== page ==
Last Thursday iron ore prices fell to a one month low, but were soon restored the following Friday, led by mid and higher grades.
After falling to a one month low of $66.20 a tonne, the price for iron ore jumped 1.3% above the 62% fines recovering to 67.03 a tonne, as reported by Metal Bulletin.
Currently iron ore prices are $67.42 a tonne.
Iron ore prices reflecting renewed strength in China
Iron is mined in around 50 countries and is used to make steel for infrastructure, appliances and cars. So it makes sense that supply and demand are largely driven by economic growth as when the need for steel in construction goes up, so too does the price.
The world’s largest consumer of metals, AKA China, affects iron ore prices so significantly that the spot price can almost be considered an alternative measure for China’s economic health.
So unsurprisingly, the move came after renewed strength in Chinese steel futures and was aided by last fortnight’s decline in Chinese inventory levels.
This saw Chinese steel inventories fall by 42,400 tonnes to 10.3 million tonnes last week, according to Mysteel consultancy data. This was led by declines in both rebar and hot-rolled coil stock piles.
The bounce back in rebar futures probably contributed to the moderate strength in iron ore futures in Dalian. It broke a three day losing streak with the January 2019 contract ending the session at 490.5 Yuan.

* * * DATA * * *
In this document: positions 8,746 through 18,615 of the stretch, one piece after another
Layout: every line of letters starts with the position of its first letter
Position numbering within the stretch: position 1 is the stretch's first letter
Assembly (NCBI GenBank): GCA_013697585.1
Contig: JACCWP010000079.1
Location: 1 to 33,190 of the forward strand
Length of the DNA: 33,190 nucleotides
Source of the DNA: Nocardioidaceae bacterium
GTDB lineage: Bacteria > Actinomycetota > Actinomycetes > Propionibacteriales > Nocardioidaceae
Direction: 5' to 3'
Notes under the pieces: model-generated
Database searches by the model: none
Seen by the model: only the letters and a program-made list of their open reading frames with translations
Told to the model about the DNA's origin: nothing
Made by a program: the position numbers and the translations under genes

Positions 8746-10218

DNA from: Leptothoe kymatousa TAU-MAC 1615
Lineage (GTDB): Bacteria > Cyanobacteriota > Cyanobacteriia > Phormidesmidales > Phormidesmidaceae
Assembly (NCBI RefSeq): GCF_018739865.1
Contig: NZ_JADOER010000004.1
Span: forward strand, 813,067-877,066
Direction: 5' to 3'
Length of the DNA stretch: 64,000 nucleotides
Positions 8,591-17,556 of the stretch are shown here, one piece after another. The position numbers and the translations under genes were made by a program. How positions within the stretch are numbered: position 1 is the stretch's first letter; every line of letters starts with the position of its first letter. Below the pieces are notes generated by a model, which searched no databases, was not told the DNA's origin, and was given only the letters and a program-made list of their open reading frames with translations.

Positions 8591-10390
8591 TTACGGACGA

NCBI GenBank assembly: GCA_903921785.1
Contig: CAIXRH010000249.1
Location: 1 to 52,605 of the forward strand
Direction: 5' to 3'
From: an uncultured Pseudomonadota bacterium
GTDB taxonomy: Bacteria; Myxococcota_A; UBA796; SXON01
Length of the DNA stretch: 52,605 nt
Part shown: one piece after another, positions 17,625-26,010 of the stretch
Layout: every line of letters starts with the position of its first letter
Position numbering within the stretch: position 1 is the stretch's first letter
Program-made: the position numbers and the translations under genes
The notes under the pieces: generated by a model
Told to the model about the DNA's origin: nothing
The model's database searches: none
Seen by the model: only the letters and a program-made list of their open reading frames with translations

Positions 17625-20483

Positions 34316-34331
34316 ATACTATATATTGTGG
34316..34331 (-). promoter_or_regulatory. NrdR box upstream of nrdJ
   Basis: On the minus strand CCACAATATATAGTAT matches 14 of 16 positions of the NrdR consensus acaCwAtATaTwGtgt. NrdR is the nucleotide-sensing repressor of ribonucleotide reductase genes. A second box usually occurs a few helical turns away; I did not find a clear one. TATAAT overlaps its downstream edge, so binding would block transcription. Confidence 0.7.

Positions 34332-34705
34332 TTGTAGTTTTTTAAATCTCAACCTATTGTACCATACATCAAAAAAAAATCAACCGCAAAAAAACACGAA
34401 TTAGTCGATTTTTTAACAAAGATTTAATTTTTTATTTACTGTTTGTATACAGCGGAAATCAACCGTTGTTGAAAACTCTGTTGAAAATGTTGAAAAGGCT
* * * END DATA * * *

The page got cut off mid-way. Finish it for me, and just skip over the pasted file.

Despite this, there was little movement in Chinese steel and bulk commodity futures on Friday evening. This gave investors little idea as to which direction spot markets will now move.
It’s also noteworthy that amongst all these returns, coking coal and coke futures resisted the dominant trend and sank to 1,290 and 2,544 yuan respectively.
What we can expect for future iron ore prices
Last Friday’s overnight trade saw little shifts in prices of rebar, iron ore, coking coal and coke. This uneventful and flat-line performance is offering little insight into the direction that spot markets will move in future.
But some analysts did warn of increasing downward pressure in the steel market as investors worry that prices have already reached a high level, according to Reuters.
All in all, investors should keep a close watch on China’s economy and look to its slowing economic growth for some point of reference.
For Markets and Money
PS: Aussie investors have seen great results from iron ore investments in the past. But Markets & Money Resources Analyst Jason Stevenson argues that the biggest gains in the mining sector aren’t made with big, conservative iron ore miners. He believes that your best opportunities lie in smaller, more speculative stocks. The kind that could see massive share price moves from a single positive drill hole result. For 10 of his favourite mining stocks on the Aussie market this year, download his Free Report: ‘Top 10 Mining Stocks 20018’ right here.